Chocolate is the only ingredient that should be in its very own food group. Well, not really, but it seems as if it should be. Powerfully comforting, creamy, and delicious, many of us crave chocolate at least several times a week. In fact, most of my clients ask me whether a Smart Life can include chocolate, which begs the question…
Is Chocolate Good for You?
The answer is both yes and no.
Chocolate has been used for centuries to treat bronchitis, sexual malaise, fatigue, hangovers, anemia, depression, memory loss, high blood pressure, poor eyesight and more. It also helps release that feel-good neurotransmitter, serotonin, in the brain. The key is eating the right kind, otherwise you’re simply loading up on sugar, calories and junky ingredients.
Have Your Chocolate and Eat It, Too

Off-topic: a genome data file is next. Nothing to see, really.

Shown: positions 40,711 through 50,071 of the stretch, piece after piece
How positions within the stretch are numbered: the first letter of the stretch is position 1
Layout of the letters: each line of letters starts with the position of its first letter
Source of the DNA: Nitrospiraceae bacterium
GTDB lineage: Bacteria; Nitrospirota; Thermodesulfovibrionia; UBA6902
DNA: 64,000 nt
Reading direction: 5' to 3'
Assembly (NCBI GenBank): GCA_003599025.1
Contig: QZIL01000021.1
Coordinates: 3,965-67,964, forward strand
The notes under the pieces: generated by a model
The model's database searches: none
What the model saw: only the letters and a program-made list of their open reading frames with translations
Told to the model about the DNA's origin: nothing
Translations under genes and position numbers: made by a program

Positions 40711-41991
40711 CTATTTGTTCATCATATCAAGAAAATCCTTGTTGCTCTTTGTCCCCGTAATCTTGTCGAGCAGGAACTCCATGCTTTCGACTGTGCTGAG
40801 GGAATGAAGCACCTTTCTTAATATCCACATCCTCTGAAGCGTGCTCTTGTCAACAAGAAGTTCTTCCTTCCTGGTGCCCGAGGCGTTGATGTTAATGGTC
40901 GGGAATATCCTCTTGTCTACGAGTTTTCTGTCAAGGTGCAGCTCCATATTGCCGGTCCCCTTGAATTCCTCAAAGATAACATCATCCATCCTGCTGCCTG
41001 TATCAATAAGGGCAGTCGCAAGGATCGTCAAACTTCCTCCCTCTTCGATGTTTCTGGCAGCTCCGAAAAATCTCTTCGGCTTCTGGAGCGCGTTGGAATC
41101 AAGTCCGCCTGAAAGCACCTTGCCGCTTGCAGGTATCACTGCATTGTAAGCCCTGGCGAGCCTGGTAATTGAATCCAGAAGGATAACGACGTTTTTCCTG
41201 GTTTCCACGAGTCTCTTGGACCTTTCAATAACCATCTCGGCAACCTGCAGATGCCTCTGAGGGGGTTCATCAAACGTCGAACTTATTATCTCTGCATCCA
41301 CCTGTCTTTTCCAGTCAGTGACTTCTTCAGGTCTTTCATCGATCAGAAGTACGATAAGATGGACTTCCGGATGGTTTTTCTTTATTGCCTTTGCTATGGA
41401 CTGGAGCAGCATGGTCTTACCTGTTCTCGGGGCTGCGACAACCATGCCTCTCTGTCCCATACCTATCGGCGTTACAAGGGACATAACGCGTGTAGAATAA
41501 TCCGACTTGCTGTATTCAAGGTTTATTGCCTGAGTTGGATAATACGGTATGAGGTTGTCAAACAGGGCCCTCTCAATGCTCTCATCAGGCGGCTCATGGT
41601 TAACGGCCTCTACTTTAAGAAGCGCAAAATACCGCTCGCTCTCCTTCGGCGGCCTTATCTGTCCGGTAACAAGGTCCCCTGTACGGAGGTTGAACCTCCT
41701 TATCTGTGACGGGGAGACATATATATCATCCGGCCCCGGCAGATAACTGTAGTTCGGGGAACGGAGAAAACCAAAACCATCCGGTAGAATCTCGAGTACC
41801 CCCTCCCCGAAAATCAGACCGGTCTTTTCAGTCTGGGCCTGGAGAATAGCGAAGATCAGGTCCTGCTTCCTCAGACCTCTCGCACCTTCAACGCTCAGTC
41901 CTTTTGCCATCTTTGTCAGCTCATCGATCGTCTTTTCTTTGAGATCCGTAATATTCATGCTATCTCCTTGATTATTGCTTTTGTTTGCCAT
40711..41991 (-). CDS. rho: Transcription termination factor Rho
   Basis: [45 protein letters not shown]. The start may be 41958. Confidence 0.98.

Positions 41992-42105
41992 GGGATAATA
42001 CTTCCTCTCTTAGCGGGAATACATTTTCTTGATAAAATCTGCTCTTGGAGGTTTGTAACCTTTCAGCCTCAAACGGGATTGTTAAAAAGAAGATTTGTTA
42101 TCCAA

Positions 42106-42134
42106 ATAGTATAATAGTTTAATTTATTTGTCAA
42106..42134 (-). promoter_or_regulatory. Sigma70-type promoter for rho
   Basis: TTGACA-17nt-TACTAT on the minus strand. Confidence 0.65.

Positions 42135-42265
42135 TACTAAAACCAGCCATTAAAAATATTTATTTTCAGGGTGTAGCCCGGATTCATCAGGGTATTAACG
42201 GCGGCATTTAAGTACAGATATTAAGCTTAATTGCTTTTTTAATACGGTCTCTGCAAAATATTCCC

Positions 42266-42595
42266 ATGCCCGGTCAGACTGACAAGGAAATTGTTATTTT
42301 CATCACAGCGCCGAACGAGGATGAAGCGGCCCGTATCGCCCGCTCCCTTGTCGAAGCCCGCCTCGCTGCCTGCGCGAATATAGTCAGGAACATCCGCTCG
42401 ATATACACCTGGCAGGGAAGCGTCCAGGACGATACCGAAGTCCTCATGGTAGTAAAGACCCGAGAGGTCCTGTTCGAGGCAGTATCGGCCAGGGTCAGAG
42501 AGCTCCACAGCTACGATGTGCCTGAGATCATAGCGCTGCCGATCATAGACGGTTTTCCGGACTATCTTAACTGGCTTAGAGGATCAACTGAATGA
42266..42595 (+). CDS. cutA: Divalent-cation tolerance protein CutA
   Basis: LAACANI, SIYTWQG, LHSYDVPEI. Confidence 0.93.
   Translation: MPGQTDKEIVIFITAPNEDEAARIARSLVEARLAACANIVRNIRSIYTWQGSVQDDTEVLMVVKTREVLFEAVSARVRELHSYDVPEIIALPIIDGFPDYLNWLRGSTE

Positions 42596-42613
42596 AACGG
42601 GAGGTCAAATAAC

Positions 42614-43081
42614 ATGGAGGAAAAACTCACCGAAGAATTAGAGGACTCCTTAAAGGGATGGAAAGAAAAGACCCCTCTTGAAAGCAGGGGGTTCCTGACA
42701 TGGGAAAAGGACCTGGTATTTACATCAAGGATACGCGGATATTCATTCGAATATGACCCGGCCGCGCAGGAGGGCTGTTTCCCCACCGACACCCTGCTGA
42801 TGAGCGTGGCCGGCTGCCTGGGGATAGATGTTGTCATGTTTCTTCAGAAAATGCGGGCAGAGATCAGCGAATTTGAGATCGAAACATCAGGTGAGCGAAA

Chocolate begins life as raw cacao (pronounced, kah-kow) beans. Loaded with antioxidants, minerals, vitamins and plant phenols, cacao is a powerful superfood.
However, the more processed cacao becomes — think commercially produced candy bars — the fewer healthy components remain. So how do you get the most out of your chocolate fix?
- Don’t be afraid of the dark. The darker the chocolate, the more beneficial cacao it contains.
- Know your percentages. The number on dark chocolate packaging refers to the percentage of cacao bean in chocolate. To boost your health and satisfy your sweet tooth, look for dark chocolate that has 75% to 85% cacao.
- Go raw. The more unprocessed your chocolate, the more nutrients it contains, and the least amounts of additives like sugar, milk and preservatives.